Ryan Jacobs is a Research Scientist with the Department of Materials Science and Engineering, University of Wisconsin-Madison. His work focuses on using atomistic modeling and machine learning to understand the structure and properties of materials at the atomic scale, with a particular focus on the discovery and engineering of novel material compounds.
Mahmood Mamivand, Ph.D.
Mahmood Mamivand is an assistant professor at the Department of Mechanical and Biomedical Engineering at Boise State. Dr. Mamivand's research lies at the intersection of Computational Materials Science and Materials Informatics, with a particular focus on microstructure-mediated materials design.
Paul Bodily, Ph.D.
Paul Bodily is an assistant professor of Computer Science in the Computer Science Department and head of the Computational Creativity and Intelligence Lab (CCIL) at Idaho State University. His research addresses the question of whether or not computers, beyond possessing artificial intelligence, can exhibit autonomous creativity. His primary research interest focuses particularly on the domain of lyrical music composition and the challenge of invoking long-term structure in sequence generation.
Sarah Ewing is a data scientist at Kount and has been a member of the team for 4 months. She is the host for the YouTube and Podcast Sarah in Tech, organizer for the Boise Data Science Meet-Up, and volunteer at Idaho Technology Council. She is very passionate about data education. She is also a highly motivated data scientist with experience in the fraud detection, medical, nuclear, agriculture, psychological, and engineering fields. This has given her 7 years of unique opportunities to implement algorithms to solve a variety of problems. In her free time, she is a mom to a three year old girl and a labradoodle.
Dr. Matty Jones
Matty Jones is the data science manager at Kount and has been a member of the team for two years. He has always been an advocate for efficiently solving problems using computers. He obtained his MPhys. and Ph.D. at Durham University in the United Kingdom in Theoretical Physics and Engineering respectively, using various computational techniques to explore the very large (star formation in the early universe) and the very small (electrons moving through plastic solar cells). During his Postdoc at Boise State in Materials Science he discovered how Machine Learning can massively simplify expensive computational calculations and simulations, while still making state-of-the-art predictions -- a key factor in real-time fraud prediction. In his free time, he plays guitar, video games, and sings.
Dr. Nate Monnig
Nate Monnig is the principal data scientist at Kount and has been a member of the team for three years. He earned a B.A. in Physics from Dartmouth College and a Ph.D. in Applied Mathematics from the University of Colorado Boulder. He has extensive research experience in computational methods for the analysis of large graphs and networks, as well as the development of advanced tracking algorithms for air and missile as well as cyber defense applications. Nate led the research effort to develop Kount's Omniscore and is continuing to actively develop innovative strategies to leverage Kount's Identity Trust Global Network to enhance Kount's payment fraud and digital account protection products. In his free time, Nate enjoys mountain biking, skiing, and spending time camping and river tripping with his wife and kids.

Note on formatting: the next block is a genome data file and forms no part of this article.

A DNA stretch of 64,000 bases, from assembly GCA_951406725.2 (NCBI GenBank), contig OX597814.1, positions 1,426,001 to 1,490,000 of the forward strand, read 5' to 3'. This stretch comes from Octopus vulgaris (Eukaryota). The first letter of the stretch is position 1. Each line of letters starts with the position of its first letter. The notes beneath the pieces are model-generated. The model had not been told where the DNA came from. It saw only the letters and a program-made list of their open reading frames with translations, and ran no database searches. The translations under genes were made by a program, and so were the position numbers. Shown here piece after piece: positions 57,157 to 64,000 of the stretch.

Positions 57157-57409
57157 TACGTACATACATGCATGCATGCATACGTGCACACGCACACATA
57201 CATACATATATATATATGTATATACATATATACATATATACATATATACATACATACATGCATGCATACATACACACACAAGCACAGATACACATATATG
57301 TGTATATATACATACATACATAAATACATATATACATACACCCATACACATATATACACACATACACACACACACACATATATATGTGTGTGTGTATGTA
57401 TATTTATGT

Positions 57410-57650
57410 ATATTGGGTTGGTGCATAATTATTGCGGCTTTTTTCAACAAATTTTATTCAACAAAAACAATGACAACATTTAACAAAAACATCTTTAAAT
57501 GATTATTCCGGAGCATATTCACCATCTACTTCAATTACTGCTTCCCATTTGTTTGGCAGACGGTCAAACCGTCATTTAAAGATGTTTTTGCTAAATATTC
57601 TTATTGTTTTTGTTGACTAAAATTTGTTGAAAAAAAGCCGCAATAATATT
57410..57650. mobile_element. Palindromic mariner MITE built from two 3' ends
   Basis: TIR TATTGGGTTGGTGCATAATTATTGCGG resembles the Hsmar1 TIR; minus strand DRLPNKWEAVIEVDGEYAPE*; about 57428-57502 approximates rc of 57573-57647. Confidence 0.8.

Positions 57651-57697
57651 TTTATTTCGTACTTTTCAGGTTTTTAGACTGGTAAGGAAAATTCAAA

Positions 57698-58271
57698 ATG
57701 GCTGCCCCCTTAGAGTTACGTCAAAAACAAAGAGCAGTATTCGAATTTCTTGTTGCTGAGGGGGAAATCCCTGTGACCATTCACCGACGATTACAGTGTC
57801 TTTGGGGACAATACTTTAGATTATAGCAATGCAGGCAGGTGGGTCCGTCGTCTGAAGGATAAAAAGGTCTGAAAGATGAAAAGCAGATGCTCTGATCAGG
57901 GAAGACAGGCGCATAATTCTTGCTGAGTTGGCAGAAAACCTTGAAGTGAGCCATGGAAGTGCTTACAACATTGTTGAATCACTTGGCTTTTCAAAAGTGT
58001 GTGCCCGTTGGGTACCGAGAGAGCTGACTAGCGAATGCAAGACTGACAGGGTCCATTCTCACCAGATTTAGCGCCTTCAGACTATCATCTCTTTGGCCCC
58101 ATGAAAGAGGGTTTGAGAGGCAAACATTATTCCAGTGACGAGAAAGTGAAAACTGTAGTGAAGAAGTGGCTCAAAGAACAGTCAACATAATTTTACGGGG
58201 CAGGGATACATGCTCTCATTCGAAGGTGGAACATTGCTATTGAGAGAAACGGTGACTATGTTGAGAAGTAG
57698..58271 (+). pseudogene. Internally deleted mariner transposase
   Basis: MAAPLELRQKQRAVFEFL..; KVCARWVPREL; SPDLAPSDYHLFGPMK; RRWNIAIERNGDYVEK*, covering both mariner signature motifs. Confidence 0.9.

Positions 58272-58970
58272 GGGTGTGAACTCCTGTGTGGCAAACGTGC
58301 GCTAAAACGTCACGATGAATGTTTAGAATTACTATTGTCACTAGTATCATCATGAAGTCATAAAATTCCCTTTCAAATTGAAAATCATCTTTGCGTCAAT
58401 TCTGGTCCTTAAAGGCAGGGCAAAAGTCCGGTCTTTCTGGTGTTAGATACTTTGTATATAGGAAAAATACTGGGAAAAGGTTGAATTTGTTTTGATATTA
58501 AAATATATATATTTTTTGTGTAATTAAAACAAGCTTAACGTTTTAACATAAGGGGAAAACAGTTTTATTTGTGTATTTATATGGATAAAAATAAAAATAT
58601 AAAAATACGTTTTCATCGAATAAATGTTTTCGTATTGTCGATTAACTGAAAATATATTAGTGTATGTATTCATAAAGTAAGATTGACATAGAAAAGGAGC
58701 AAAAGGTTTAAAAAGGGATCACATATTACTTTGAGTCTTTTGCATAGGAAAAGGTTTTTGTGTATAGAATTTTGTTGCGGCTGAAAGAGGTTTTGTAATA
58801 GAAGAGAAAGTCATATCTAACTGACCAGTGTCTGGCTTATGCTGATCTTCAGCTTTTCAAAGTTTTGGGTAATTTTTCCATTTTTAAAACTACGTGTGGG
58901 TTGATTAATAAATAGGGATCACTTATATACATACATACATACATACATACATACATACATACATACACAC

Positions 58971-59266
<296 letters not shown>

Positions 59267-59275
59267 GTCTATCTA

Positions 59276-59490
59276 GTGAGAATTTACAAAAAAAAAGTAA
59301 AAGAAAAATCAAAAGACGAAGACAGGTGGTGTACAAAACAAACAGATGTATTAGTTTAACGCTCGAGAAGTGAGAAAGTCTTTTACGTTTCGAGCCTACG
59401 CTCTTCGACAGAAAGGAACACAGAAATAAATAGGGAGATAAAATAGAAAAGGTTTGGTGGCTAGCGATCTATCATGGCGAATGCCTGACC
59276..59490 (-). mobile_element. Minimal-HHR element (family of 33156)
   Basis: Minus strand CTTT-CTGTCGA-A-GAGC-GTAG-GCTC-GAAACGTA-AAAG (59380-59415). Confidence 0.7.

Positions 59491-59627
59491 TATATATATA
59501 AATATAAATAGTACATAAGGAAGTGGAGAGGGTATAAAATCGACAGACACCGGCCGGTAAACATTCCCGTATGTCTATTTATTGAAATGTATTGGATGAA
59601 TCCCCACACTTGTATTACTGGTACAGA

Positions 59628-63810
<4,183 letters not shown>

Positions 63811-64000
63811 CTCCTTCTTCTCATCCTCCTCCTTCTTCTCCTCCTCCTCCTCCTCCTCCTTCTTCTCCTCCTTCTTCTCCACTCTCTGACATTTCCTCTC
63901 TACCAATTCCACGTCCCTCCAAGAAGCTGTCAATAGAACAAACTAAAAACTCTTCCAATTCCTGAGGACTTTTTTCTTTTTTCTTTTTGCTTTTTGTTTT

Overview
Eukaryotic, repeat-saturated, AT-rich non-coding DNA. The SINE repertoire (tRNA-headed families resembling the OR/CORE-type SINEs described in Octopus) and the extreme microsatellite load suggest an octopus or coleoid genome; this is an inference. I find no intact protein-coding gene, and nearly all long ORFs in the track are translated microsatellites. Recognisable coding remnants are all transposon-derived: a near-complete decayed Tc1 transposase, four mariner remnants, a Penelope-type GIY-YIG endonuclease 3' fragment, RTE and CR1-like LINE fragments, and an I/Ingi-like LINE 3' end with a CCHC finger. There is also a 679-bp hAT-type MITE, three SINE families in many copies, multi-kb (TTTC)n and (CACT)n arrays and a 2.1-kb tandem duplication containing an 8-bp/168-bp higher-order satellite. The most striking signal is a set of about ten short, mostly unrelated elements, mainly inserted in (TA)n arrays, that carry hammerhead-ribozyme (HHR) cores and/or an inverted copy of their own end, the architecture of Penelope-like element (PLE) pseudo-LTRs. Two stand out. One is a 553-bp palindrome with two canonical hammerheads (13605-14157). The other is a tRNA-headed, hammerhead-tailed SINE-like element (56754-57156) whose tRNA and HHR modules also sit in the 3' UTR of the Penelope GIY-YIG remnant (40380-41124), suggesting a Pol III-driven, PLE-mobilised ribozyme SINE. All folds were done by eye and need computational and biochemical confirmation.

Dr. Divy Murli
Divy Murli is a data scientist at Kount and has been a member of the team for two years. He previously received his B.S. and Ph.D. degrees in physics respectively from UCSB and Stanford. He became interested in data science and machine learning towards the end of his Ph.D., seeking to be able to apply his quantitative and mathematical skillset to solve valuable problems in industry. Data science sits at the perfect intersection of statistics and computation, and poses lots of interesting problems for a mathematically minded person. In his free time, Divy enjoys road cycling, unicycling and cooking. Once pandemic restrictions fully lift, he's looking forward to travelling internationally again!
Cyrus Harrison is a Computer Scientist and Section Leader in Lawrence Livermore National Laboratory's Computing Directorate. He develops data management, analysis, and visualization tools that support HPC multi-physics simulations. He is the software architect of the VisIt open-source visualization tool and leads major aspects of the technical direction of the project.
Eric Brugger has over 30 years' experience developing and using scientific visualization and analysis software. He is the VisIt project leader and one of the original developers of the software. He received an R&D 100 award in 2005 as part of the development team of VisIt. He has extensive experience assisting users visualize and understand their simulation data as well as providing hands on VisIt training in workshop settings.
David Beery is the data science team lead at Ephesoft, a company focusing on document processing and automation. Before Ephesoft he worked in a number of data science and machine learning positions including computational photography, quantum biology and healthcare. He began working as a data scientist in natural language processing in 2013 but enjoys computer vision most.
Matt Larsen is a computer scientist at Lawrence Livermore National Laboratory. He received his Ph.D. in computer science from the University of Oregon in 2016. He is the primary developer for ECP-ALPINE's Ascent in situ library, as well as a key contributor to VTK-m and VisIt. Matt's research interests include rendering for visualization, performance modeling for visualization, and many-core architectures.
Lan Li (BSU)
Leslie Kerby (ISU)
Eric Jankowski (BSU)
Steven Cutchin (BSU)
Mahmood Mamivand (BSU)
Mendi Edgar (BSU)
Lawrence Spear (BSU)
Hillary K. Fishler (CAES)